17. 17.
    Bereczki, D., and I. Fekete. 1999. Asystematic review of vinpocetine therapy in acute ischaemic stroke. European Journal of Clinical Pharmacology 55: 349–352.CrossRefPubMedGoogle Scholar
  18. 18.
    Horvath, Beata, Zsolt Marton, Robert Halmosi, Tamas Alexy, Laszlo Szapary, Judit Vekasi, Zsolt Biro, Tamas Habon, Gabor Kesmarky, and Kalman Toth. 2002. In Vitro Antioxidant Properties of Pentoxifylline, Piracetam, and Vinpocetine. Clinical Neuropharmacology 25: 37–42.CrossRefPubMedGoogle Scholar
  19. 19.
    Ruiz-Miyazawa, Kenji W., Felipe A. Pinho-Ribeiro, Ana C. Zarpelon, Larissa Staurengo-Ferrari, Rangel L. Silva, Jose C. Alves-Filho, Thiago M. Cunha, Fernando Q. Cunha, Rubia Casagrande, and Waldiceu A. Verri. 2015. Vinpocetine reduces lipopolysaccharide-induced inflammatory pain and neutrophil recruitment in mice by targeting oxidative stress, cytokines and NF-κB. Chemico-Biological Interactions 237. Elsevier Ireland Ltd: 9–17.  https://doi.org/10.1016/j.cbi.2015.05.007.CrossRefPubMedGoogle Scholar
  20. 20.
    Ruiz-Miyazawa, Kenji W., Ana C. Zarpelon, Felipe A. Pinho-Ribeiro, Gabriela F. Pavão-De-Souza, Rubia Casagrande, and Waldiceu A. Verri. 2015. Vinpocetine reduces carrageenan-induced inflammatory hyperalgesia in mice by inhibiting oxidative stress, cytokine production and NF-κB activation in the paw and spinal cord. PLoS One 10: 1–18.  https://doi.org/10.1371/journal.pone.0118942.CrossRefGoogle Scholar
  21. 21.
    Fattori, Victor, Sergio M. Borghi, Carla F.S. Guazelli, Andressa C. Giroldo, Jefferson Crespigio, Allan J.C. Bussmann, Letícia Coelho-Silva, et al. 2017. Vinpocetine reduces diclofenac-induced acute kidney injury through inhibition of oxidative stress, apoptosis, cytokine production, and NF-κB activation in mice. Pharmacological Research 120. Elsevier Ltd: 10–22.  https://doi.org/10.1016/j.phrs.2016.12.039.CrossRefPubMedGoogle Scholar
  22. 22.
    Abdel-Salam, Omar M.E. 2006. Vinpocetine and piracetam exert antinociceptive effect in visceral pain model in mice. Pharmacological Reports 58: 680–691.PubMedGoogle Scholar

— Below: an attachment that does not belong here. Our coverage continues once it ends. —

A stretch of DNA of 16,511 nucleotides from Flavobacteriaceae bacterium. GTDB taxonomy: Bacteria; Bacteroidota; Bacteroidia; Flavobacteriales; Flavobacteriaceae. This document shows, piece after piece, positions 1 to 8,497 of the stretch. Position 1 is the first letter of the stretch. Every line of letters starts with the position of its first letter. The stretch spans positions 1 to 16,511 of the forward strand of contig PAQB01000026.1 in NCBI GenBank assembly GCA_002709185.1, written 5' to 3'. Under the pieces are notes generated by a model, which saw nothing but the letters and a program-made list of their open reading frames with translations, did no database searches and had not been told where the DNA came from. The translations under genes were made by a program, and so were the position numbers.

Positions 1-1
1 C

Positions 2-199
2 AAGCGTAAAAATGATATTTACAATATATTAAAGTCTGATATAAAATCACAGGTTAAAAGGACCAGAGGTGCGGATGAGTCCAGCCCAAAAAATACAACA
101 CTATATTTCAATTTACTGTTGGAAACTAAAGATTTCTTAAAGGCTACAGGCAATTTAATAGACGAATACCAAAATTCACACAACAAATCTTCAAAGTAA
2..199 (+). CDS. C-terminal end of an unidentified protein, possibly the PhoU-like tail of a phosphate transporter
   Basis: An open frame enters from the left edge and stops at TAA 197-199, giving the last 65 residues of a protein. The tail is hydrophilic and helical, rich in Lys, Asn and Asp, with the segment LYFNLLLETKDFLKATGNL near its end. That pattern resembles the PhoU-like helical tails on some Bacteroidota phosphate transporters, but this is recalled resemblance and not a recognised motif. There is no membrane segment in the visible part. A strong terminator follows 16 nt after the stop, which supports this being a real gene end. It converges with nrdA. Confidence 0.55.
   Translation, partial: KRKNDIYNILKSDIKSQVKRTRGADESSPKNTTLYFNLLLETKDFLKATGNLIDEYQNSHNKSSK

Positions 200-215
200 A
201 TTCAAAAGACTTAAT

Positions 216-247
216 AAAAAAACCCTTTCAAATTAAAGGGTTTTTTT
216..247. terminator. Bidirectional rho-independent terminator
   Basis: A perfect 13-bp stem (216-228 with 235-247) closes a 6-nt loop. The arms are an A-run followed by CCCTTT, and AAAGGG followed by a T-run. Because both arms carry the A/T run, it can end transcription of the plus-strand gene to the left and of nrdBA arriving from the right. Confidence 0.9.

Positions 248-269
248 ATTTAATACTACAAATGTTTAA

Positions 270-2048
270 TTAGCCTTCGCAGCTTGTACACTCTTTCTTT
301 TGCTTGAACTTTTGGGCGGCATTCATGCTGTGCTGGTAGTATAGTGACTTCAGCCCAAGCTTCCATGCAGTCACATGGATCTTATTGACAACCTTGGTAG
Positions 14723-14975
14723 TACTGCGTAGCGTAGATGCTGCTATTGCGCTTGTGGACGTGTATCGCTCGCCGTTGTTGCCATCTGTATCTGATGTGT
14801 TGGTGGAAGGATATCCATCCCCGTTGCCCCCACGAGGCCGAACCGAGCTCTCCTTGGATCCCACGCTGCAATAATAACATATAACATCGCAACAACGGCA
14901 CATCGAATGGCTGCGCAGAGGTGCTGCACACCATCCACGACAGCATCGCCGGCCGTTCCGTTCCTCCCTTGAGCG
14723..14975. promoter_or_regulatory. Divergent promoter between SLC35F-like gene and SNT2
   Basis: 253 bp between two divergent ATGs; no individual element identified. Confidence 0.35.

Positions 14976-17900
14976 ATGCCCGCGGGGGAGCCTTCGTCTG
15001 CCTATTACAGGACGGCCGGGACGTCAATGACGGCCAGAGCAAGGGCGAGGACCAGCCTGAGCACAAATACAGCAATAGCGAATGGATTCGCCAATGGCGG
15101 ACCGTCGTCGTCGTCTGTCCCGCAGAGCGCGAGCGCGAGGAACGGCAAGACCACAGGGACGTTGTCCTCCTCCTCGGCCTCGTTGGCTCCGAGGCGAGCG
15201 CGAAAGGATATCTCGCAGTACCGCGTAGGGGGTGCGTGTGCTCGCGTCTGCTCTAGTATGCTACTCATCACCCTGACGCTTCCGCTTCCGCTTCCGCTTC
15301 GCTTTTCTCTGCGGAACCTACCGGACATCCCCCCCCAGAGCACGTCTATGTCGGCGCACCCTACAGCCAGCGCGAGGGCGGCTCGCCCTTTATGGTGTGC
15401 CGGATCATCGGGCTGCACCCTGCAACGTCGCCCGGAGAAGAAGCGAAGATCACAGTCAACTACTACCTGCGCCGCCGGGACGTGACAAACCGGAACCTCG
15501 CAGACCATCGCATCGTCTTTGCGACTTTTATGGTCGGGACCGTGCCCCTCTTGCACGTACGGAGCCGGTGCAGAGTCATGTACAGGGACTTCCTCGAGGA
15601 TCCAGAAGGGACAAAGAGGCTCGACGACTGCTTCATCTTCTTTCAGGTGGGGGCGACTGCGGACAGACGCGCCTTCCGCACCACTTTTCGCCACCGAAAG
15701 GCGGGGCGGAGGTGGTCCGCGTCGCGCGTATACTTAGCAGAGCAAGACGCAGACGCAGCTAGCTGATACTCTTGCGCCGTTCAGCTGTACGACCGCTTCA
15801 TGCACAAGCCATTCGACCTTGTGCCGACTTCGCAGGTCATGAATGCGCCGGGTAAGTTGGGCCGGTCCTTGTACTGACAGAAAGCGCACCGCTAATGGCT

23. 23.
    Jeon, Kye-Im, Xiangbin Xu, Toru Aizawa, Jae Hyang Lim, Hirofumi Jono, Dong-Seok Kwon, Jun-Ichi Abe, Bradford C. Berk, Jian-Dong Li, and Chen Yan. 2010. Vinpocetine inhibits NF-kappaB-dependent inflammation via an IKK-dependent but PDE-independent mechanism. Proceedings of the National Academy of Sciences of the United States of America 107: 9795–9800.  https://doi.org/10.1073/pnas.0914414107.CrossRefPubMedPubMedCentralGoogle Scholar
  24. 24.
    Guazelli, Carla F.S., Victor Fattori, Barbara B. Colombo, Sandra R. Georgetti, Fabiana T.M.C. Vicentini, Rubia Casagrande, Marcela M. Baracat, and Waldiceu A. Verri Jr. 2013. Quercetin-Loaded Microcapsules Ameliorate Experimental Colitis in Mice by Anti-inflammatory and Antioxidant Mechanisms. Journal of Natural Products 76: 200–208.CrossRefPubMedGoogle Scholar
  25. 25.
    Polgár, M., L. Vereczkey, and I. Nyáry. 1985. Pharmacokinetics of vinpocetine and its metabolite, apovincaminic acid, in plasma and cerebrospinal fluid after intravenous infusion. Journal of Pharmaceutical and Biomedical Analysis 3: 131–139.CrossRefPubMedGoogle Scholar
  26. 26.
    Lee, Ji Yun, Hyo Sook Kang, Byoung Eon Park, Hyo Jin Moon, Sang Soo Sim, and Chang Jong Kim. 2009. Inhibitory effects of Geijigajakyak-Tang on trinitrobenzene sulfonic acid-induced colitis. Journal of Ethnopharmacology 126: 244–251.  https://doi.org/10.1016/j.jep.2009.08.035.CrossRefPubMedGoogle Scholar
  27. 27.
    Barbosa, Andre Luiz Dos Reis. 2011. Colite experimental induzida pelo ácido trinitrobenzeno sulfônico (TNBS) em ratos reduz a resposta hipernociceptiva inflamatória- papel das vias endocanabinóides, opióides endógenos e NO/GMPC/PKG/K+ATP. Universidade Federal do Ceará.Google Scholar